The dialectics of open development
(Royal Holloway University of London)
Becky Faith (Institute of Development Studies)
Paper short abstract:
This paper aims to provide a critical literature review on open development, explore the ideological assumptions, political foundations and economic forces behind open development, examine the challenges and unintended consequences, and consider the dialectics of boundaries in openness.
Paper long abstract:
In recent years open development initiatives have spread across many sectors; including open data, open government, open education, etc. There is often a normative assumption in the discourse that openness is good in and of itself. Nevertheless, the literature on open development shows a distinct absence of evidence of impact. The societal impact of open development is also challenged by asymmetries in digital infrastructure and access to supportive resources on a global and local level. Indeed, diffusing technologies in societies without addressing underlying inequalities due to gender, class and various forms of social barriers may serve to reinforce inequalities and consolidate segregation. For example, without sufficient technical and institutional protection to safeguard individual privacy and interests, participating and sharing on open platforms may render users inadvertent victims of commercial interests seeking profits from big data. Drawing upon the tradition of critical theory, this paper aims to provide a critical literature review on open development across a range of sectors, e.g. open data, open education, open government, etc., seeking to examine the following questions: - What are the ideological, political and economic assumptions behind claims made about openness? - What are the driving forces behind open initiatives? - What are the standards adopted in openness and who sets them? - Whose interests does openness serve and what is the evidence of developmental impact? - What are the challenges and unintended consequences of open development? - Which boundaries should be broken and which should be preserved to alleviate the effect of structural inequalities in openness?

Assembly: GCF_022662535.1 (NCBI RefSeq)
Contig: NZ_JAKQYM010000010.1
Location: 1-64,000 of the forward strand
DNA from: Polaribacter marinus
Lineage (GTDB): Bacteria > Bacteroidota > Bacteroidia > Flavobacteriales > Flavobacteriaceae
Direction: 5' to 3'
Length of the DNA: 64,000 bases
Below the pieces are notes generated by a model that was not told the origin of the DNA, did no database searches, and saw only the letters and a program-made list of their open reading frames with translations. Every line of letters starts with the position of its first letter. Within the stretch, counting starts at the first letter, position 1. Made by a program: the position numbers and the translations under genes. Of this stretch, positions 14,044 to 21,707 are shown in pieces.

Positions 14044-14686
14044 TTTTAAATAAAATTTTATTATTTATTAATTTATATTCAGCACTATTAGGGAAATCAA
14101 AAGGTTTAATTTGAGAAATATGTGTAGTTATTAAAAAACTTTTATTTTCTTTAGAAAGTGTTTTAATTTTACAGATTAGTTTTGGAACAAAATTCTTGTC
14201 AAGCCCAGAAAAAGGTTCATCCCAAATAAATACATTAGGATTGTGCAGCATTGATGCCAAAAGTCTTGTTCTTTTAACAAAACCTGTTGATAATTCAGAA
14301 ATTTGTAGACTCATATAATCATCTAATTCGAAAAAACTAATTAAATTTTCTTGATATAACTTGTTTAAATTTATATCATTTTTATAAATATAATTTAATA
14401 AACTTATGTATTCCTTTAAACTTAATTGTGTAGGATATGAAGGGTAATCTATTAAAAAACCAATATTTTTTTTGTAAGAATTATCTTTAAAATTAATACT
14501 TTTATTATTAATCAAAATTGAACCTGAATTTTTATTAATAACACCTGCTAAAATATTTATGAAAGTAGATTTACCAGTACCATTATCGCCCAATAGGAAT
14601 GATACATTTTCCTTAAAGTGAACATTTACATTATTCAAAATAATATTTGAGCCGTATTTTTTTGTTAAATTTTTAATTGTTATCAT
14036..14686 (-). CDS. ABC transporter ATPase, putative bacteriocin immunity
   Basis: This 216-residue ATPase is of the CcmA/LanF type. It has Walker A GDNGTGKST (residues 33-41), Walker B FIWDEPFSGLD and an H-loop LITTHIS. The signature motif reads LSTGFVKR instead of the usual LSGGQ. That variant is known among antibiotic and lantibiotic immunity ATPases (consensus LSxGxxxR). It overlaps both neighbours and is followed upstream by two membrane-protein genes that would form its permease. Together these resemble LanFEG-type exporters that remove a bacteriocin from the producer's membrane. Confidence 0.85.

Power, politics and digital development [Information, Technology and Development Study Group]